Kimberly White / REUTERS
Not all entrepreneurs need co-founders, but many successful companies — including Apple, eBay, and Twitter — were built by multiple leaders with productive relationships.
How did these individuals find their business counterparts? And what made their combined skill sets a recipe for success?
Not surprisingly, many were long-time friends, classmates, or relatives. Others, however, did not get along initially. Some still are not amicable, despite their joint achievements.
There is a common trend: the most well-rounded pairs recognized their individual limitations and respected what the other could bring to a partnership. Many of these duos have gone on to run some of the most successful businesses of our time.
Bill Gates and Paul Allen
Year Founded: 1975
They shared a love of computers and were hacker partners-in-crime during high school.
Why their partnership works: Although it can be dangerous to mix friendship and business, the two pulled it off thanks to a shared obsession with computers and a passion for entrepreneurship.
Once Gates left for Harvard, Allen followed him to the Boston-area and they began plotting business ideas. With Allen’s encouragement, Gates took the plunge, dropped out of college, and created Microsoft. Their billion dollar company spun out of a nerdy passion and a life-long friendship.
Larry Page and Sergey Brin
Ralph Orlowski/Getty Images
During a campus tour for doctoral students, Brin was Page’s guide— and they bickered the entire time. Despite their quarrel, the two found themselves working on a research project together. Their paper, “The Anatomy of a Large-Scale Hypertextual Web Search Engine,” became the basis for Google.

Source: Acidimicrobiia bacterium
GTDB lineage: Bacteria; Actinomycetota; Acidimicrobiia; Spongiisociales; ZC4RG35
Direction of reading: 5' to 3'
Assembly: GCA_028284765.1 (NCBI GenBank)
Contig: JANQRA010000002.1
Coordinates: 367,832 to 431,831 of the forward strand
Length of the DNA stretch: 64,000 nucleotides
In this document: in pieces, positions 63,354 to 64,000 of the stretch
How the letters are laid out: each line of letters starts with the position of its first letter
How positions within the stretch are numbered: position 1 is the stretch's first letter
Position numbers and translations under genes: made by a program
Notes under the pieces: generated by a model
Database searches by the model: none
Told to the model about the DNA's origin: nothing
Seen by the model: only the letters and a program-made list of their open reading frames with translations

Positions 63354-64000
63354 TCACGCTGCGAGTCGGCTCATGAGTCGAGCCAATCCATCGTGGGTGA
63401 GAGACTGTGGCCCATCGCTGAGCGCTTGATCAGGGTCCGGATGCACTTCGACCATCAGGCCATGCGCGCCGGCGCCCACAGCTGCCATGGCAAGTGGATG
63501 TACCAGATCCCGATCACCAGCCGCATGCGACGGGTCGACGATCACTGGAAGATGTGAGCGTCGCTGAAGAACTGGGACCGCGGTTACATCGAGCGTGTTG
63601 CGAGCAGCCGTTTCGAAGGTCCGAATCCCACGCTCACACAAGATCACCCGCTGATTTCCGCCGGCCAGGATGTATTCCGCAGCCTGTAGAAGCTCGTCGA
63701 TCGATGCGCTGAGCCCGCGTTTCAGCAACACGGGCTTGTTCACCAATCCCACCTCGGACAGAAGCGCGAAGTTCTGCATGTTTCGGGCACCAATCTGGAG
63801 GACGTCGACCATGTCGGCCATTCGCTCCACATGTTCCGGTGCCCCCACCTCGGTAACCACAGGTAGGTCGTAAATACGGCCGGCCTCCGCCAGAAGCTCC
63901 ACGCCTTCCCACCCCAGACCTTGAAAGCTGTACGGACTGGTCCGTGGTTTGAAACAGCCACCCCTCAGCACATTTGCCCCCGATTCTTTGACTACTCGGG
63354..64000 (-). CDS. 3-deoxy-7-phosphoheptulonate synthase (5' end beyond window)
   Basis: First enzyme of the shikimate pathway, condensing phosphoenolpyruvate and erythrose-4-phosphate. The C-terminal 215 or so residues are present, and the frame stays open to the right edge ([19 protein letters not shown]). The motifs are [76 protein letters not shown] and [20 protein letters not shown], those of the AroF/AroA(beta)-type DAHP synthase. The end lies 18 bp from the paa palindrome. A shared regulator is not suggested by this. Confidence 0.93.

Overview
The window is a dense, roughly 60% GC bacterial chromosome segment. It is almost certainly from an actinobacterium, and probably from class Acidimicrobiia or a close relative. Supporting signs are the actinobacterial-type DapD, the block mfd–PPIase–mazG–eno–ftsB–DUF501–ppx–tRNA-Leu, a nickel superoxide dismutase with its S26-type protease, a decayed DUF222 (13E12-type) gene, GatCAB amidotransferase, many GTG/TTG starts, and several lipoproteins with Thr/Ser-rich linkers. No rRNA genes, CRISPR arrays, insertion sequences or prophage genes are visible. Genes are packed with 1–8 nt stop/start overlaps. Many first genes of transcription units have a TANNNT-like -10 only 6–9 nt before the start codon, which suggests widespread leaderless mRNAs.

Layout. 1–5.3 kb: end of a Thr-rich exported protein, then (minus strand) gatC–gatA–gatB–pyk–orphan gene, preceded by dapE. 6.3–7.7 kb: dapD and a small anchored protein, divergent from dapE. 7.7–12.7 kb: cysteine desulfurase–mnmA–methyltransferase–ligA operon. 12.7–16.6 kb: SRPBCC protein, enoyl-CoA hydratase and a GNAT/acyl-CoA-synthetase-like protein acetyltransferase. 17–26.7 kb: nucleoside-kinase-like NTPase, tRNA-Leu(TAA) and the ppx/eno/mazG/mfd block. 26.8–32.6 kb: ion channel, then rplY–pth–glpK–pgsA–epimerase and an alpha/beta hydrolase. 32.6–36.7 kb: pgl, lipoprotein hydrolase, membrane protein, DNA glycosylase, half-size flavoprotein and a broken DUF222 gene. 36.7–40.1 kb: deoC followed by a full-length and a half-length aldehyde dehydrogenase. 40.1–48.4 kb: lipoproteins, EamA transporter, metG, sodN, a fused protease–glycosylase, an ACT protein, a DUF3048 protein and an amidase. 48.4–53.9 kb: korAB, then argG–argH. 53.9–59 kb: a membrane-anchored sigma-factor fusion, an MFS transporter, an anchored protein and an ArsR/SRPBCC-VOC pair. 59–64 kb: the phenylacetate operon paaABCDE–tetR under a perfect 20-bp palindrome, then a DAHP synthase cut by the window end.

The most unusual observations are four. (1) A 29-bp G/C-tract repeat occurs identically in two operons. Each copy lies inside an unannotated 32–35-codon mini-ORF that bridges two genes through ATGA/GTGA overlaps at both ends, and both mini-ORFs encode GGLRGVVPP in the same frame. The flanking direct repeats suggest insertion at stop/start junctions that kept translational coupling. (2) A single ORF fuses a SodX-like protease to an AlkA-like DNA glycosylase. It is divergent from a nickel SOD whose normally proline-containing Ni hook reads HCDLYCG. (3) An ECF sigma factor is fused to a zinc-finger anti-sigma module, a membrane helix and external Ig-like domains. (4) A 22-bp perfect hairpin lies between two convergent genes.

Why their partnership works: Sergey and Larry have similar technology backgrounds; they fell in love with computers at an early age and had university professors for parents. They bonded over their passion for data mining and grew to have similar visions for their company.
Page and Brin made the joint decision to bring Eric Schmidt on board, and to instill a laid-back atmosphere at the Googleplex. They may have been born on opposite sides of the world (Brin from Russia and Page from Michigan), but Sergey and Larry are cut from the same cloth.
Steve Jobs and Steve Wozniak
Kimberly White / REUTERS
Company: Apple Inc.
How their partnership was formed: The two Steves became friends at a summer job in 1970. Woz was busy building a computer, and Steve Jobs saw the potential to sell it.
In a 2006 interview with the Seattle Times, Woz explained, "I was just doing something I was very good at, and the thing that I was good at turned out to be the thing that was going to change the world…Steve [Jobs] was much more further-thinking. When I designed good things, sometimes he’d say, "We can sell this." And we did. He was thinking about how you build a company, maybe even then he was thinking, "How do you change the world?"
Why their partnership works: A master of analytics, Woz admits that he never once thought to sell his original computer model. That was all Jobs. Woz’s technical skills paired with Jobs’ business foresight makes the two an ultimate business match. And it is a relationship that withstood decades, fame, and fortune. According to Woz, the two remained friends. Woz said they would "talk every once in a while, and they have never had a real argument."
Source: The Seattle Times
- These 13 tech giants have the best mottoes to explain their plans for world domination
- These charts show just how popular Microsoft still is with big businesses
- Consumers value this in-car technology more than driving performance
from Business Insider http://read.bi/1JmeLr5